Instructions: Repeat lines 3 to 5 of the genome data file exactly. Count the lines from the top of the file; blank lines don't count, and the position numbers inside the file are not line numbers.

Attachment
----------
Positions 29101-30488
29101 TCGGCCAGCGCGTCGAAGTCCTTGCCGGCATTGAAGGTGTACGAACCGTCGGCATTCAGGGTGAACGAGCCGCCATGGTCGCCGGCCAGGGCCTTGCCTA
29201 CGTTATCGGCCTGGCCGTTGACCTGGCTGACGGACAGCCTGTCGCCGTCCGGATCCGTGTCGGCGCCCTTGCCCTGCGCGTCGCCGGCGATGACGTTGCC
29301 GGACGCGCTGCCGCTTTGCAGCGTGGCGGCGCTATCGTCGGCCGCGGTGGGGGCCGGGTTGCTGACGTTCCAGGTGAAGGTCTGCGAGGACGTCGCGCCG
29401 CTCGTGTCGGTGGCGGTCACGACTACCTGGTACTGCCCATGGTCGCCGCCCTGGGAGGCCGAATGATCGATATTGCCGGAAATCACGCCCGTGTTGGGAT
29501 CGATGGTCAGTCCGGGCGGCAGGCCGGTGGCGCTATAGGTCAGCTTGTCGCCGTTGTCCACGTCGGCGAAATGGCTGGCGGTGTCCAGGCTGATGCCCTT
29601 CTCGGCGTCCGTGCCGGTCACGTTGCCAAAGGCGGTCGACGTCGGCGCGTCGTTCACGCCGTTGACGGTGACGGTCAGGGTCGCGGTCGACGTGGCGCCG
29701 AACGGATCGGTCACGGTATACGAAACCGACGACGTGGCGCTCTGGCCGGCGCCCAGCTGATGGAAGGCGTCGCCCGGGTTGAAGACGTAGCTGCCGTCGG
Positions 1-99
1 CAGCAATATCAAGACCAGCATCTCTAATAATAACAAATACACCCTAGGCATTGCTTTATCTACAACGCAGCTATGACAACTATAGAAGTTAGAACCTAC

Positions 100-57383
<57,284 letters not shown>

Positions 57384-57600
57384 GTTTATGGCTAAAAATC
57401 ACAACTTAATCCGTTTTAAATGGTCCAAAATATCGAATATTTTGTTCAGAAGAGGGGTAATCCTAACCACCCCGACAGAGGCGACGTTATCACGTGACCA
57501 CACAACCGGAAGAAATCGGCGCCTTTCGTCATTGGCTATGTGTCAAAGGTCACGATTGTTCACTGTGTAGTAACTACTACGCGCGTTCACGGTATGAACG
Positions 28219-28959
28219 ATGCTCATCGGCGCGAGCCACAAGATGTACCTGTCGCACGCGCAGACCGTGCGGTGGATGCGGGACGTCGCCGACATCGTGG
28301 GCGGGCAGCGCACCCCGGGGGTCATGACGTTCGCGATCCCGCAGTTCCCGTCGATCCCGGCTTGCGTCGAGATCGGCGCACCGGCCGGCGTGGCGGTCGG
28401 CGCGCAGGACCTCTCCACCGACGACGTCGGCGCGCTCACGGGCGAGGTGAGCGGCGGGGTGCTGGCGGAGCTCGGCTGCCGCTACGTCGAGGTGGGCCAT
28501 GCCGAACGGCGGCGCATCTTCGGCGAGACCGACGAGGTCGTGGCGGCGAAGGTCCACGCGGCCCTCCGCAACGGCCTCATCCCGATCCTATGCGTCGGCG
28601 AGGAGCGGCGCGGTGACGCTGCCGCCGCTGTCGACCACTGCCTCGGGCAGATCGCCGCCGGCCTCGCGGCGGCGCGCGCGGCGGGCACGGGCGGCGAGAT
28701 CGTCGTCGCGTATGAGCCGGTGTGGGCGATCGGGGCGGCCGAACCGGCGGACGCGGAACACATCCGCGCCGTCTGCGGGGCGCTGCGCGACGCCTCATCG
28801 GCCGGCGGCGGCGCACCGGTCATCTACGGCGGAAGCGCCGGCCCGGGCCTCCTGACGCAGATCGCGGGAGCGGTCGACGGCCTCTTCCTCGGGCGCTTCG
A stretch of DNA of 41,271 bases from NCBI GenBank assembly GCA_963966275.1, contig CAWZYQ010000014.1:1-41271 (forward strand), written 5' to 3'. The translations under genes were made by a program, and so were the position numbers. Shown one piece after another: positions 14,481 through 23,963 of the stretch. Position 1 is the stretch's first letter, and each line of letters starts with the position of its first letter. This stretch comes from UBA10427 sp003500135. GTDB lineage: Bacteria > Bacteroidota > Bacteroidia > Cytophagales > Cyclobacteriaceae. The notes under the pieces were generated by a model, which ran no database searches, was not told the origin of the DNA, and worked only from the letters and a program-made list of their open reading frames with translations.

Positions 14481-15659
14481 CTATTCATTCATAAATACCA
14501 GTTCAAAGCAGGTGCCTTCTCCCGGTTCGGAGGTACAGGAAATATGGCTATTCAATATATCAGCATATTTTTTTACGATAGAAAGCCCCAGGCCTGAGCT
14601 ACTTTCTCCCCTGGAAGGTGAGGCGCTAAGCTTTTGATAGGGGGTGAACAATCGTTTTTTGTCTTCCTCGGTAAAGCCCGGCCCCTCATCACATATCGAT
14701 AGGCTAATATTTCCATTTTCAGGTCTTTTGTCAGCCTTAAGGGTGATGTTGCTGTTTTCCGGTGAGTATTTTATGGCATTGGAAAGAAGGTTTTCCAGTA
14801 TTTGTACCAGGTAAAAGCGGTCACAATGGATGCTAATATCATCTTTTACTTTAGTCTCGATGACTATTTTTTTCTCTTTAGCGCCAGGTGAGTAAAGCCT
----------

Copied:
29201 CGTTATCGGCCTGGCCGTTGACCTGGCTGACGGACAGCCTGTCGCCGTCCGGATCCGTGTCGGCGCCCTTGCCCTGCGCGTCGCCGGCGATGACGTTGCC
29301 GGACGCGCTGCCGCTTTGCAGCGTGGCGGCGCTATCGTCGGCCGCGGTGGGGGCCGGGTTGCTGACGTTCCAGGTGAAGGTCTGCGAGGACGTCGCGCCG
29401 CTCGTGTCGGTGGCGGTCACGACTACCTGGTACTGCCCATGGTCGCCGCCCTGGGAGGCCGAATGATCGATATTGCCGGAAATCACGCCCGTGTTGGGAT